In Football, the Best Team Identity is a Flexible One

Much has been said about the Colts frustrating performance against the San Diego Chargers. There were many reasons the Colts lost. Dropped passes, poor decision-making, a failure to get the Chargers offense off of the field, the list could go on. The best way I've been able to describe my opinion of the game is to say that the defense failed to win the football game for the Colts but they're not the ones responsible for the loss. I place more blame on the coaching staff and the offensive execution.

Arguing about which factor was the biggest reason for a loss earlier this week won't get fans or the team anywhere. What might get the team somewhere is learning important lessons when tough losses like the one in San Diego occurs.

I have been following the opinions of traditional and new media regarding this "new" version of the Indianapolis Colts all year. There is no doubt that Indy managed to grab the biggest trade headlines of the year with the move to pick up Trent Richardson. Nothing could have been a bigger statement from General Manager Ryan Grigson, Owner Jim Irsay, and head coach Chuck Pagano that building a monster is precisely what the Colts have in mind.

I happen to love the trade because, proven in the NFL or not, Trent Richardson creates another wrinkle in an already scary offense. I love the trade not because I concern myself with stats (YPC) but because I realize that it causes opposing defenses to stay honest. 

The problem with the Colts offense isn't YPC, current personnel, or a focus on being a power running, "body blow" style. Indy's offense can take on just about any form it wants to take on. It has the weapons, even without Dwayne Allen, to exploit the biggest weakness of any opposing defense.

The problem is that even though the Indianapolis Colts offense has the ability to do just about anything it wants to do, it apparently has no interest in changing its forms to best attack its opponents weaknesses.

No matter what statistical ink is tossed around in support of the idea that running backs or running the ball is no longer important in the modern NFL, that is a silly notion. Want to be able to dominate opponents with a power running game? Awesome. Do it. It will pay off big at certain times in games (often close ones) — ask the Chargers.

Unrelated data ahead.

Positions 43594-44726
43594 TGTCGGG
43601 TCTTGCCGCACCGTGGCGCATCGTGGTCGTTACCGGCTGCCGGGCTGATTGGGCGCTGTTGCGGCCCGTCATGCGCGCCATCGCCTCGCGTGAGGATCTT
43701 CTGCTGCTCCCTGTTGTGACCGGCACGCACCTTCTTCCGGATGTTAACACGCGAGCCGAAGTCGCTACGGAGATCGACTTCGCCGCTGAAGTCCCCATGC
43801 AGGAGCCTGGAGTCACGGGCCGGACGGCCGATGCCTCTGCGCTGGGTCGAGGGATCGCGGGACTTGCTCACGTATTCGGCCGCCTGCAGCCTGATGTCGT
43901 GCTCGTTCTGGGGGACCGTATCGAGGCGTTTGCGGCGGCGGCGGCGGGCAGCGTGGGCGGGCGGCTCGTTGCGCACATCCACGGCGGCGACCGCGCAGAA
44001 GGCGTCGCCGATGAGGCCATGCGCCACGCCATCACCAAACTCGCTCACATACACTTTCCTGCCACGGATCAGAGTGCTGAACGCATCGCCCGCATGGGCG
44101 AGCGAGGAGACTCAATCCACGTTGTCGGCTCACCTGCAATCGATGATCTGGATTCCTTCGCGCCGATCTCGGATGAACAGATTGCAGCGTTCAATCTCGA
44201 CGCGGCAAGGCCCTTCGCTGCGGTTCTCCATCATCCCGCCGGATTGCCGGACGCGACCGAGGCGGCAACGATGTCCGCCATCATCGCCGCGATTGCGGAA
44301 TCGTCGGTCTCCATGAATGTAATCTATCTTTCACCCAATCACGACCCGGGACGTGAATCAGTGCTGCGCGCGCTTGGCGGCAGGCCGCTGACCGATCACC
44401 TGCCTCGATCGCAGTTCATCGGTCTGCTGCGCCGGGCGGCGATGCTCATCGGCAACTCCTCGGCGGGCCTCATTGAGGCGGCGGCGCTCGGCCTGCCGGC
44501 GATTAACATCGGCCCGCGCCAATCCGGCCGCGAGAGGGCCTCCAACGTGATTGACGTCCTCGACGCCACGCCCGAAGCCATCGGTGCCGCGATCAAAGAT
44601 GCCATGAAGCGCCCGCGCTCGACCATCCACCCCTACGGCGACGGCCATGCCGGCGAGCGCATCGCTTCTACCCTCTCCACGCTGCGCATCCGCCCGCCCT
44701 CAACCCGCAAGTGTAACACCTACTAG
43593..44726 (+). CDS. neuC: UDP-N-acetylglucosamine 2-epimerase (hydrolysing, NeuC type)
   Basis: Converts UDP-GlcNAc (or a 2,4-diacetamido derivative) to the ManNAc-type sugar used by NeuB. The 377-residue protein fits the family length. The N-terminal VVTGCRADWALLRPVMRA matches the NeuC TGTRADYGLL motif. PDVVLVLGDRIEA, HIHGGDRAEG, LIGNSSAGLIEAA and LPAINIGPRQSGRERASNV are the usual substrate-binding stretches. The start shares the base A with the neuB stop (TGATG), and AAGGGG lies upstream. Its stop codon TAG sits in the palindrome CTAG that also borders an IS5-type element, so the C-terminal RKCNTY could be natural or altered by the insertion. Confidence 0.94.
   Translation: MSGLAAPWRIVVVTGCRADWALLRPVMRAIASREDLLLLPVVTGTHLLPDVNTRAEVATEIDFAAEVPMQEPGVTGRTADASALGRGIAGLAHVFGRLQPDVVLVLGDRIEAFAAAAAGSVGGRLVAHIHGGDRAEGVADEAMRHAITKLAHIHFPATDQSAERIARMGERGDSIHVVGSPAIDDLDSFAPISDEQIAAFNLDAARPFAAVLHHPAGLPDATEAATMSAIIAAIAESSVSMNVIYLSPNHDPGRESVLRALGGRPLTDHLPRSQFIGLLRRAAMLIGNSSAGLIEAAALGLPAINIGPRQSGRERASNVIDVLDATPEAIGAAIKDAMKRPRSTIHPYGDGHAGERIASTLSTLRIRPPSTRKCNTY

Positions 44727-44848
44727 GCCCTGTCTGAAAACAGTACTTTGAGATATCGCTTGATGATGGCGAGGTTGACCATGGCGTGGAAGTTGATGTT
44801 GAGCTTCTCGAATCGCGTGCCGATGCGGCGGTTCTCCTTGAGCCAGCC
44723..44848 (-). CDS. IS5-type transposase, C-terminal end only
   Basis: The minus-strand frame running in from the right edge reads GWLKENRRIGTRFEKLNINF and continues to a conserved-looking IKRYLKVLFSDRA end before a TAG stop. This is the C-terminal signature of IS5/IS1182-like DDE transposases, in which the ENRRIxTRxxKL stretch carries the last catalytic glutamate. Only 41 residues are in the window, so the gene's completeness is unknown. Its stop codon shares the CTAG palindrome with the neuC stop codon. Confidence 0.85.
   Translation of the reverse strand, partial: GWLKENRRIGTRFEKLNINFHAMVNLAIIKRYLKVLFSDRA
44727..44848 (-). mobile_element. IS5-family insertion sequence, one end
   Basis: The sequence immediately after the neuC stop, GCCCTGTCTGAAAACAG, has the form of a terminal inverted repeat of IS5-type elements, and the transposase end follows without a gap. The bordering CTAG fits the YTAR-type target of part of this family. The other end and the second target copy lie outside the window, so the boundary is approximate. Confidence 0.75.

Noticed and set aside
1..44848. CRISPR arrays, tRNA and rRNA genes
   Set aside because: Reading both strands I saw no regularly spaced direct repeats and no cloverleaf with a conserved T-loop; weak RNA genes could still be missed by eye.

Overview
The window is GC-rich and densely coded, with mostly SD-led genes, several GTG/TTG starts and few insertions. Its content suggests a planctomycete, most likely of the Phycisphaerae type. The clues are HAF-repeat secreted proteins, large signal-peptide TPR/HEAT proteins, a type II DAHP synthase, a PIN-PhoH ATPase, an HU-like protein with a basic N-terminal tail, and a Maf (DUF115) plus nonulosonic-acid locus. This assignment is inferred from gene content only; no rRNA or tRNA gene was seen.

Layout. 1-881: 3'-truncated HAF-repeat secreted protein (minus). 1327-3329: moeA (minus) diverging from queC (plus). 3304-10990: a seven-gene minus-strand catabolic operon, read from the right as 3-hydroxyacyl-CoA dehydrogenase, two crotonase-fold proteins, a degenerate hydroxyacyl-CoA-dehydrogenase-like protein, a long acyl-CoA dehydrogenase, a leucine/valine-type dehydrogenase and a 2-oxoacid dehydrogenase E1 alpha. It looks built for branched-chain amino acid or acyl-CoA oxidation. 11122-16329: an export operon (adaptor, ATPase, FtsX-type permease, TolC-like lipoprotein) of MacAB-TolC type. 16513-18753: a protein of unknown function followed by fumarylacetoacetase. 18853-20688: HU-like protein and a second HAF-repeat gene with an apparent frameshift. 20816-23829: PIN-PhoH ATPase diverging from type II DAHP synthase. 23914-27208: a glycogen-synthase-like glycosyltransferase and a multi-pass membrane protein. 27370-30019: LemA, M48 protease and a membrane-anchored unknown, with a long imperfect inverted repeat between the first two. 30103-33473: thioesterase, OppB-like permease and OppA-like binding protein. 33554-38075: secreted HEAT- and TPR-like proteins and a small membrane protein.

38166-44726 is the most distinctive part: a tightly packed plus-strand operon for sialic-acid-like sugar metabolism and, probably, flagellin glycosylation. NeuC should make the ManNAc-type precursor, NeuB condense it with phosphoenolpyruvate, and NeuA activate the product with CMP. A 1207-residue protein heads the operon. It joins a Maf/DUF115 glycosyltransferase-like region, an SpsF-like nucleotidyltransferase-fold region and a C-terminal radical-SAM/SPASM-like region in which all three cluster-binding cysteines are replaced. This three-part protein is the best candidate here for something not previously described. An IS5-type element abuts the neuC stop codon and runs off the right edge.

Having a balanced offense is a fantastic goal as well. Why not drive the ball down the field through defensive linemen on the ground, use play-action to move big chunks of yards, use the short passing game and screens to keep defensive players toward the line of scrimmage and call strategically timed go routes to punish defenders who want to take the short game away?

The problem isn't an inability for the offense to take a form. The problem is that the Colts coaching staff needs to be smarter about what form the offense takes on based upon their current opponent. The best offense is a chameleon.

Don't "invest in body blows" just because it's a part of your "philosophy." Don't ignore your strengths against a given opponent. Exploit defensive weaknesses by displaying your flexibility.

Monsters don't just go away when their prey is lucky enough to get to their car and speed off. Monsters find a way to appear, sneak up on you, get inside your home, and surprise you just when you think you've figured out how to be safe.

The Colts management and coaching staff is about to get a really close look at a monster. When Denver arrives and Peyton Manning takes the field, beware the chameleon. It's what Peyton Manning does. Find the weakness, exploit it, ruthlessly.

Unless Pep Hamilton and Chuck Pagano find a way to do the same, or allow Andrew Luck to do the same, they will find themselves in another struggle where they can only hope their "philosophy" is an effective one against the Broncos defense.

This week the offense will need to score. The offense will need to play up-tempo and stay aggressive. If they don't, if they're inflexible, the Colts have another week of soul-searching ahead.